It seems to us somewhat ironic, but presidential election years are simultaneously times of greater citizen engagement in political matters, and also times when it is more difficult to mobilize active participation in issue advocacy and non-electoral activism in general.
It really seems that elections, and especially the presidential race, suck almost all the oxygen out of the room.
People are paying attention to whatever outrageous thing Donald Trump has said today, or the state of the contest between Hillary and Bernie; who has endorsed whom; what attack ads are airing; what the polls are saying; what voting irregularities have been noticed; whether third party candidates will make any inroads and similar questions, rather than focusing on issues including climate change, war and peace, economic justice, etc.
Of course a primary reason people support certain candidates and oppose others is their issue stands. So issue and electoral activism are not antithetical. This said, when citizens back off from engaged involvement in the issues and instead focus all their time and attention on the candidates, less serious issue work gets done.
And, of course, depending on the race, there often is no candidate running who progressives really agree with on critical issues. Peaceworks, as an educational non-profit, does not endorse, campaign for or oppose any candidate. We do pay close attention to where they stand on the issues. And we can’t help but note that, despite the very real differences between the candidates, often our views on critical issues including war and peace or climate change are not embraced by either of the major party candidates running for a particular office.
In practical terms, if one is hoping to see change on an issue—say ending U.S. war-making in the Middle East, achieving significant cuts in the Pentagon budget and redefining the role of the U.S. military to being a defensive force—we quite likely will find that the candidate with the best positions, from our perspective, on these issues has a platform that falls far short of what we’d embrace.
This means that if we—as individuals, of course—decide to work for candidate A, who we see as somewhat preferable to candidate B, the most we can do on war and peace concerns, while working for him or her, is to articulate their positions, despite the deficiencies we see therein. As it is often noted, politics is the art of the possible.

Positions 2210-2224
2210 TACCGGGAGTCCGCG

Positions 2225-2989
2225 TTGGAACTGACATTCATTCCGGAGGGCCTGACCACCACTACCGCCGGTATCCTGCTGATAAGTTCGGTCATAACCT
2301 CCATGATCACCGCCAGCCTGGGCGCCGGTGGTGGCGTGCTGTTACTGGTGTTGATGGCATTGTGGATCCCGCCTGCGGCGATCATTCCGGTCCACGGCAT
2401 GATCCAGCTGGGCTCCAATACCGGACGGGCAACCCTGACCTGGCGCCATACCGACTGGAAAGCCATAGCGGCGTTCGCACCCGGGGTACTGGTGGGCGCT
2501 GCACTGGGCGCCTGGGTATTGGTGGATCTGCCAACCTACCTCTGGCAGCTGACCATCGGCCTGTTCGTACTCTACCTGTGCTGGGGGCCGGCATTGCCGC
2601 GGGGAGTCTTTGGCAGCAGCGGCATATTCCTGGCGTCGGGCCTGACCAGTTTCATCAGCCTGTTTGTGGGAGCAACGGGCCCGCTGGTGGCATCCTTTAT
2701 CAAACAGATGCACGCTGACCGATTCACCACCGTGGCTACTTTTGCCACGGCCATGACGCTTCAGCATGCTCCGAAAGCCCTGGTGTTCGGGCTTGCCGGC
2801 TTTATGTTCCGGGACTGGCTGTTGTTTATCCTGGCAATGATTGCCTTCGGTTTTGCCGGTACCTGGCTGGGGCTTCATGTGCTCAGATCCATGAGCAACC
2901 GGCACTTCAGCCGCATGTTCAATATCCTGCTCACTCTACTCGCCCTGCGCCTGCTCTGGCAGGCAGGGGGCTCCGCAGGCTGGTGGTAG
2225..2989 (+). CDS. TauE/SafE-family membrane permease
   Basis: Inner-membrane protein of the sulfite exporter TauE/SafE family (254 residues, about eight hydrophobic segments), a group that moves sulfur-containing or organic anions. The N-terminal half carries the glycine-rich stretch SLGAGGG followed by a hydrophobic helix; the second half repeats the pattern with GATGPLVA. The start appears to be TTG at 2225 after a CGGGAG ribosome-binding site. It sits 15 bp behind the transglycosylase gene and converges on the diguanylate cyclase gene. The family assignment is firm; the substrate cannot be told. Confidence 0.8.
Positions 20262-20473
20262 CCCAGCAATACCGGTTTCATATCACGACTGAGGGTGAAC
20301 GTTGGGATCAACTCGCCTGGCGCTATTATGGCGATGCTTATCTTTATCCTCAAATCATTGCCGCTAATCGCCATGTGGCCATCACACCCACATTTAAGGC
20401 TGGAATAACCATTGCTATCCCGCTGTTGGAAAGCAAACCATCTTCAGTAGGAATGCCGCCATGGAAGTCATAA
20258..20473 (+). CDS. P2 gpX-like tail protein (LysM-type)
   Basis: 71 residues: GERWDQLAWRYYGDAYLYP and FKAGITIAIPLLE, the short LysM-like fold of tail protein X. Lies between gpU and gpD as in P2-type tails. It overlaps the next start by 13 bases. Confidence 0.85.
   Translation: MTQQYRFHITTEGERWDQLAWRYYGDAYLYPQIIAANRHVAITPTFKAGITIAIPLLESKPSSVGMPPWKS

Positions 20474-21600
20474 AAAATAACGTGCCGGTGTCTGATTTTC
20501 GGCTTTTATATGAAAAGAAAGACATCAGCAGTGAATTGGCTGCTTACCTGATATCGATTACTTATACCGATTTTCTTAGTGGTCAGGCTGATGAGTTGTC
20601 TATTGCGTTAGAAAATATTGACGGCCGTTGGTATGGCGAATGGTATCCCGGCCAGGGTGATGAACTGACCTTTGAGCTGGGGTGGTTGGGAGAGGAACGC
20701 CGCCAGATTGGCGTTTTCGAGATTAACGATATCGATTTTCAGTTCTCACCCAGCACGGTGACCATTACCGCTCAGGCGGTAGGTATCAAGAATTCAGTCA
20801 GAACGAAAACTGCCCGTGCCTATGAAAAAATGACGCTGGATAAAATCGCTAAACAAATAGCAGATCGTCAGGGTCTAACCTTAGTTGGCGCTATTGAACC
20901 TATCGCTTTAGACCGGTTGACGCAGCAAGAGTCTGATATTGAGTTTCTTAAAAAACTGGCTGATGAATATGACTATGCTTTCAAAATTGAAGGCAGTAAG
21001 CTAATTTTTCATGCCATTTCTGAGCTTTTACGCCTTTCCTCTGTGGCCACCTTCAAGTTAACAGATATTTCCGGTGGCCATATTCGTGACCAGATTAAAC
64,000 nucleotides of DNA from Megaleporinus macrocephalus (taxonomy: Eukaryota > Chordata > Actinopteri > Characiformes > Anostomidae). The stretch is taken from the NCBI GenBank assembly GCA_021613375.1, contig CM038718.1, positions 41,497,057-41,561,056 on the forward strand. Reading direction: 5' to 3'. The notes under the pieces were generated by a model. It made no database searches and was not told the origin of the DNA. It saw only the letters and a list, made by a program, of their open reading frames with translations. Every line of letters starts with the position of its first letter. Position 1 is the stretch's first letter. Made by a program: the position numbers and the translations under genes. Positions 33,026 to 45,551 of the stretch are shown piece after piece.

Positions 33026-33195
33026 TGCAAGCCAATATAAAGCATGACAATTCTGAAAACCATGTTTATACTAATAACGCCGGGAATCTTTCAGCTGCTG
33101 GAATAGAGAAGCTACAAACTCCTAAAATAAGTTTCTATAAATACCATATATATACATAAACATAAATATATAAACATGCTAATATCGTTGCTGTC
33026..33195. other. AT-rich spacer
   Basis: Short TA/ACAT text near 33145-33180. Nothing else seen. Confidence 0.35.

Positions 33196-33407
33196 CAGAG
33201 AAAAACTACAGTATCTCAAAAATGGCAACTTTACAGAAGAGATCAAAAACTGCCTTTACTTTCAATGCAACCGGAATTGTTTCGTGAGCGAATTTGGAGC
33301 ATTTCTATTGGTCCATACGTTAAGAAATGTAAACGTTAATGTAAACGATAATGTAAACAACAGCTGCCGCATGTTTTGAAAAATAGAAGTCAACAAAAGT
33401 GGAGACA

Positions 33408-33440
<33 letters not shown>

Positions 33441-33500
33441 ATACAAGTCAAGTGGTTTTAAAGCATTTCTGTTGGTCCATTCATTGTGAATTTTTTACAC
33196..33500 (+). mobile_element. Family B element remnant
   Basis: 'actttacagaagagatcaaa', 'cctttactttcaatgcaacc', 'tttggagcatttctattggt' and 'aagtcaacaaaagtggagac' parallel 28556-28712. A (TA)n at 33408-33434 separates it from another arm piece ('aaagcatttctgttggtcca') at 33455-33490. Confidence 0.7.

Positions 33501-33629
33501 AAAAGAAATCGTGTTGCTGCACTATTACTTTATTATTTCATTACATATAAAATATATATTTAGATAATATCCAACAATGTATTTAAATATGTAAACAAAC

Climate change is perhaps the defining issue of our day, as it presents a uniquely existential threat. But you wouldn’t know that if you just listened to what the candidates are campaigning on. And, come election day, we are often forced to choose between a climate change denier and a candidate who acknowledges the reality of climate change, but rejects taking the sorts of actions needed to effectively address the threat.
So, each of us, as an individual, needs to decide what level of involvement we might have in the electoral process. Some choose to eschew electoral politics altogether. Others vote, but otherwise are not engaged. Still others choose to volunteer time and/or donate money to support the candidate(s) of their choice.
Whatever level of electoral involvement we choose, however, we should not forget that issue work—education and advocacy—is also critically needed. In fact, it is issue activism that moves these concerns front and center in the electoral arena. Were it not for 350.org, and the climate movement more broadly, shining a bright spotlight on Keystone XL, it is highly unlikely that this awful project would have been stopped by President Obama, or that Sec. Clinton, who was initially a strong proponent, would have come out against it.
We, here at Peaceworks, know that whoever prevails at the polls in November—whoever is inaugurated in January—our presence in the public dialogue on the issues of the day will still be sorely needed, throughout the election year and beyond.
And for Peaceworks to be here to raise our shared concerns requires active participation and financial support. We thank everyone already involved and everyone contributing. And we trust that, as much as you might involve yourself in the electoral process, you won’t leave us gasping for a breath of air. Our work is needed now, and it certainly will be still once the 2016 electoral dust settles.